Running head: Student Communication in Online Classes Student Communication in Online Classes Janai C. Trammell Grand Canyon University: UNV 501 June 29, 2011 Student Communication in Online Classes Today many colleges and universities are offering online courses yet completion and retention rates are continuously lower than those set in a traditional classroom (Schreck, 2006). In Grand Canyon University courses students are required to respond to questions posted by their instructors in the Discussion Forum and respond to post from other students.
Not only are students required to respond, but their responses should be thorough and provoke further discussion. In the case study Nagel, Blignaut, and Cronje looked at how participation in online courses determine student success rates and if participation has any impact on learning for all students. Researchers in this study used a learning management system to track students. This system showed student progression. Students who may not engage fully online discussions may still learn from fellow students and discussion posts.
Through interaction students may also help engage and influence other students in discussion. In addition to students, instructors can provoke online discussion among the students (Nagel, Blignaut, and Cronje, 2009). The researchers looked to see if there was a correlation between participation and passing and failing students. Students need access to technology in order to succeed in online courses. Successful students found a way to deal with technical issues to complete coursework.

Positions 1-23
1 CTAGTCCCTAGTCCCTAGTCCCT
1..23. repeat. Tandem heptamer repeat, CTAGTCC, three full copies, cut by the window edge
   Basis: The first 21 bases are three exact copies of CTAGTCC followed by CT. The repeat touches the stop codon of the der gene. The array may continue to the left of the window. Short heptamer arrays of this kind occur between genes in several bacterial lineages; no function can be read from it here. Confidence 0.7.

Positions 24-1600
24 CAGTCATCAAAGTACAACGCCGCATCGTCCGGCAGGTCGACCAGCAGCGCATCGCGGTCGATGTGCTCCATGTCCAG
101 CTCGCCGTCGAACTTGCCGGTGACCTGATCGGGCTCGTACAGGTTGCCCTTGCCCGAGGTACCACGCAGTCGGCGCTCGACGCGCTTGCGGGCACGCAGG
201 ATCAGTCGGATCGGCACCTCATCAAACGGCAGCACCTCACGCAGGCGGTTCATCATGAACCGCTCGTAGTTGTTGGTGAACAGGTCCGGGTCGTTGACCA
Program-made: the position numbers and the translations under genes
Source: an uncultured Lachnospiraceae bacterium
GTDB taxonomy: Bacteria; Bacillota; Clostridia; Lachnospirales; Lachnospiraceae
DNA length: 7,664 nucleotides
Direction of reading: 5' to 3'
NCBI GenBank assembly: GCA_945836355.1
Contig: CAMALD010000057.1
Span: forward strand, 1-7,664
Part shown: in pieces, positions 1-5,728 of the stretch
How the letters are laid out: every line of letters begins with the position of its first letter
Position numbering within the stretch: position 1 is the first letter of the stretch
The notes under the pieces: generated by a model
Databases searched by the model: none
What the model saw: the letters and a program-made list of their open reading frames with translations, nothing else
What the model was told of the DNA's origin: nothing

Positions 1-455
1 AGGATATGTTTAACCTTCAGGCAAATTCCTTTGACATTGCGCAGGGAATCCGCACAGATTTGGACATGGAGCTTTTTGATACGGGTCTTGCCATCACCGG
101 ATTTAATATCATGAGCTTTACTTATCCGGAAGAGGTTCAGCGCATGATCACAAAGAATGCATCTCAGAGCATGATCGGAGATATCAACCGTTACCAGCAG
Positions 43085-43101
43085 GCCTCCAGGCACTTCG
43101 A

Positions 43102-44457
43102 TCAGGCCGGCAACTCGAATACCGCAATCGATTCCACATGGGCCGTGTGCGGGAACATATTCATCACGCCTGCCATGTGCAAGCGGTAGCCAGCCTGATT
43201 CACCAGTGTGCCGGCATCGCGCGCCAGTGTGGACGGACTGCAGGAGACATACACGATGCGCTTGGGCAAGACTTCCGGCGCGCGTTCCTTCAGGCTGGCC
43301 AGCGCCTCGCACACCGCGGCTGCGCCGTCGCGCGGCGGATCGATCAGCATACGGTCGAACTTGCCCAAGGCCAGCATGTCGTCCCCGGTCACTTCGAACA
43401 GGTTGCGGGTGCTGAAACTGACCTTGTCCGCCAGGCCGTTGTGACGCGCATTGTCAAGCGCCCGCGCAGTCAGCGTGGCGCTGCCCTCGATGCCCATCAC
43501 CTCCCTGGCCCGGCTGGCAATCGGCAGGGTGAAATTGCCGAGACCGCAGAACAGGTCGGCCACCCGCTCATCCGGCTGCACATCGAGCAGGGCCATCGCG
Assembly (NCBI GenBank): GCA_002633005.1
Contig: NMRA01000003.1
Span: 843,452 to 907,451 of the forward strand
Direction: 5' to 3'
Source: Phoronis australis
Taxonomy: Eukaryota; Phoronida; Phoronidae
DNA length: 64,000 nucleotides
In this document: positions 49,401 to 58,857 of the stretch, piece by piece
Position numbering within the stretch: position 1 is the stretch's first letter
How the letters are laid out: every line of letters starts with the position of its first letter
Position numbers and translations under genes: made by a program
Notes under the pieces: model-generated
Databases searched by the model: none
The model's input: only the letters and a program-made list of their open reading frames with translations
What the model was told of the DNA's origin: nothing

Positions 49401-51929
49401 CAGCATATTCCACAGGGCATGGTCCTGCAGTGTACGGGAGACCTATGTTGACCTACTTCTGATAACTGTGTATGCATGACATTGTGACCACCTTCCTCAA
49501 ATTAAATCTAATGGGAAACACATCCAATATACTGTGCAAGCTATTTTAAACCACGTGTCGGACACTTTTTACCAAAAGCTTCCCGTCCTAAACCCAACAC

Most online courses require students to participate in group assignments. These group assignments also help and encourage student participation. Students have to communicate with members of their group. However, many problems occur with group assignments. Not all members of a group will participate and communicate with fellow group members and sometimes there may be unequal participation among group members. Two ways to alleviate problems with group assignments is to change members of groups or assign individual grades.
Researchers in this study concluded that the quantity and quality of student contributions directly correlate to student success rates in online courses. References Nagel, L. , Blignaut, A. S. , & Cronje, J. C. (2009). Read-only participants: a case for student communication in online classes. Interactive Learning Environments, vol 17(1), 37-51 Schreck, V. (2006). It takes a virtual village: Practical strategies for improving online learning retention rates. www. innovativeeducators. org/product_p/38. htm